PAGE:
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these kinds of community attitudes into account as they approach this kind of thing? >> yeah, look. this is an investigation that looks not only at the incident, but hopefully it tries to understand what was the context, what were the relationships, what is this officer's conduct, and even if this was unacceptable, with regard to employment, do they consider if this was aberrant, some sort of extreme circumstance, or if this is what we call in law a pattern and practice. so in his case, if he gets a lawyer and he's got an employment situation, he's going to make those arguments to try to explain what was going on even if he did make a mistake. the larger question here, richard, what are cops doing in the classroom, anyway. and these school resource officers, this is something that has only increased recently. the dodge found over a decade, a 38% increase in officers being detailed to schools. now, look, if they're looking for weapons or trying to deal with shootings, everyone would say, sure, that makes sense. but if they're going in and doing what we used to deal with as a disciplinarian matter.
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go to the principal's office. if you don't listen, you'll get suspended. if you still don't listen, you'll get expelled. this is a criminalization mind-set. that's not a defense to what he did. that's just a wider context to what are we asking officers to do. you talk to some police who aren't accused of any wrongdoing and they're saying, we don't want to be backing up teachers and principals in the first place over school matters. >> and briefly, there's a bigger national debate going on about policing tactics. president obama talked about that today. he talked about restoring trust between communities. there is -- this is part of a bigger trend we have seen, as you point out, bringing police officers into schools. where does it go from here on the national stage? >> that's a great question, richard. the part of the issue is, what are we asking police to do? and have we overcriminalized certain things? certainly, we now have republicans passing together with democrats last week a sentencing reform that's said, we've overcriminalized aspects of drugs that really should be dealt with more as a health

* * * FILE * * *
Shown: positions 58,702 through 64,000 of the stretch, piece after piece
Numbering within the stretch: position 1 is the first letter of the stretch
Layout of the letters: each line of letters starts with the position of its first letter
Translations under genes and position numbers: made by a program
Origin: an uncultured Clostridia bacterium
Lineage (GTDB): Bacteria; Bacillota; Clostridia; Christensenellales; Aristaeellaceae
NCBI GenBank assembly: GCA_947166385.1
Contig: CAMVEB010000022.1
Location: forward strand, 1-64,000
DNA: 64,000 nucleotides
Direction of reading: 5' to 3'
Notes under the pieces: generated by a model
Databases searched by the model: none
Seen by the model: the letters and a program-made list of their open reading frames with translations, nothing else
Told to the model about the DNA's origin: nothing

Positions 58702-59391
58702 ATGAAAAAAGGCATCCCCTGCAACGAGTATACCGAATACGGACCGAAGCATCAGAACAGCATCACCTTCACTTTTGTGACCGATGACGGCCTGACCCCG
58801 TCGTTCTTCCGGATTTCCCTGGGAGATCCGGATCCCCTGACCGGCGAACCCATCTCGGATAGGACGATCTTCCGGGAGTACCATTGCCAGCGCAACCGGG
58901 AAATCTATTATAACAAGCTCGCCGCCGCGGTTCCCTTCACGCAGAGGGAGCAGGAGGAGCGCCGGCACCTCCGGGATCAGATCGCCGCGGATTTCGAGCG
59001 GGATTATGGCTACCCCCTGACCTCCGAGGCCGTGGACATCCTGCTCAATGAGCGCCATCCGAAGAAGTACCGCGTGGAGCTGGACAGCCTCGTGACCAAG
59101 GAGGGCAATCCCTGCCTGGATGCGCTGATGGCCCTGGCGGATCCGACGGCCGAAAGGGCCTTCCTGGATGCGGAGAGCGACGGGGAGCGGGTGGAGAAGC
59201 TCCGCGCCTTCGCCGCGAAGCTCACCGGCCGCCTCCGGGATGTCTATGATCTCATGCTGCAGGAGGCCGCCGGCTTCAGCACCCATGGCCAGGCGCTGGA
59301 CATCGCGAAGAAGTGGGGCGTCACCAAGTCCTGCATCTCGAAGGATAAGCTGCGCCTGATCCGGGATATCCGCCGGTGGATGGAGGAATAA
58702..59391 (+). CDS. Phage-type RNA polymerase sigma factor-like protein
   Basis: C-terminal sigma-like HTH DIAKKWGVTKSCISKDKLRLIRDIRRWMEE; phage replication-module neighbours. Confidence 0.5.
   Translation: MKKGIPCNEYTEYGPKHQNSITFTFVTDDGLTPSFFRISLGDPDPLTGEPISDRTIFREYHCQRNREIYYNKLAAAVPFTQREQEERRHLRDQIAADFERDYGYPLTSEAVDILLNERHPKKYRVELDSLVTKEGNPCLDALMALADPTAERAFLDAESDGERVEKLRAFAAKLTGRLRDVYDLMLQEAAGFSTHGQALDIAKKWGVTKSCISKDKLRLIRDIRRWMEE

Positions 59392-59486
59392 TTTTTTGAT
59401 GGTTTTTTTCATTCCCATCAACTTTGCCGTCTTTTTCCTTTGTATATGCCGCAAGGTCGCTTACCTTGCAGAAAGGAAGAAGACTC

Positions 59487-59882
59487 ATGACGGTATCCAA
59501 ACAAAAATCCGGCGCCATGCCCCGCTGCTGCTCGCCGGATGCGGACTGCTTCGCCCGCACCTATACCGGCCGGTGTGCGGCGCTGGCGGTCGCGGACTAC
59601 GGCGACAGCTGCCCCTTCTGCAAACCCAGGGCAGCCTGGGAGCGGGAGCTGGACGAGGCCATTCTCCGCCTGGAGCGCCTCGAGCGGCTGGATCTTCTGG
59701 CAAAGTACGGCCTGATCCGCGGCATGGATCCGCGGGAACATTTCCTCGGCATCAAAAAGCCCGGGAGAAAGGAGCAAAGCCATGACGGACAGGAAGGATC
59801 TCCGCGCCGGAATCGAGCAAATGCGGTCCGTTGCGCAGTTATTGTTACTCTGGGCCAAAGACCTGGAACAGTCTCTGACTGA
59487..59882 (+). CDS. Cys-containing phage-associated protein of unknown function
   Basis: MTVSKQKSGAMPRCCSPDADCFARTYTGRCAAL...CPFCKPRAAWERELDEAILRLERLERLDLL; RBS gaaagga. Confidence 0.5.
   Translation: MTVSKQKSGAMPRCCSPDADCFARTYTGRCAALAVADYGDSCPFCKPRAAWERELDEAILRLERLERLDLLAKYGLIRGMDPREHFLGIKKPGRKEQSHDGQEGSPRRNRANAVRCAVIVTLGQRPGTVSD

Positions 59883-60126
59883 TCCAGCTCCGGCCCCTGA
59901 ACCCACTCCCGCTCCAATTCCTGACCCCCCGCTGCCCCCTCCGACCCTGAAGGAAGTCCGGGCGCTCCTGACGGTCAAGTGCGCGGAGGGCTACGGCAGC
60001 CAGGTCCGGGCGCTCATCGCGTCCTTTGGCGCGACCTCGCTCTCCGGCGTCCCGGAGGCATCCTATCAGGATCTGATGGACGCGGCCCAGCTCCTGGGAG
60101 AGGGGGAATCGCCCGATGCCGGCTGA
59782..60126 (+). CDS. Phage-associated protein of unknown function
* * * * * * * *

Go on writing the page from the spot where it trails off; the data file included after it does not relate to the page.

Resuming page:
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problem, right, than only a jail solution. the president said something else today, which is the media covers this stuff sometimes more than all the good, honest police work that goes on. i know you and i can both agree, there's tons of good policing every day. it's not a viral video. but this bad stuff has to be dealt with as well. >> there is a question of balance. thank you for spelling it out for us today, ari melber. coming up, exactly how has an 82-year-old supreme court justice become an icon for millions of young americans? the story of ruth bader ginsburg's reinvention as a pop icon, straight ahead. plus, is the fight for the democratic nomination getting ugly? bernie sanders and hillary clinton go on the attack, against each other. stay with us. after we are all inside for a while,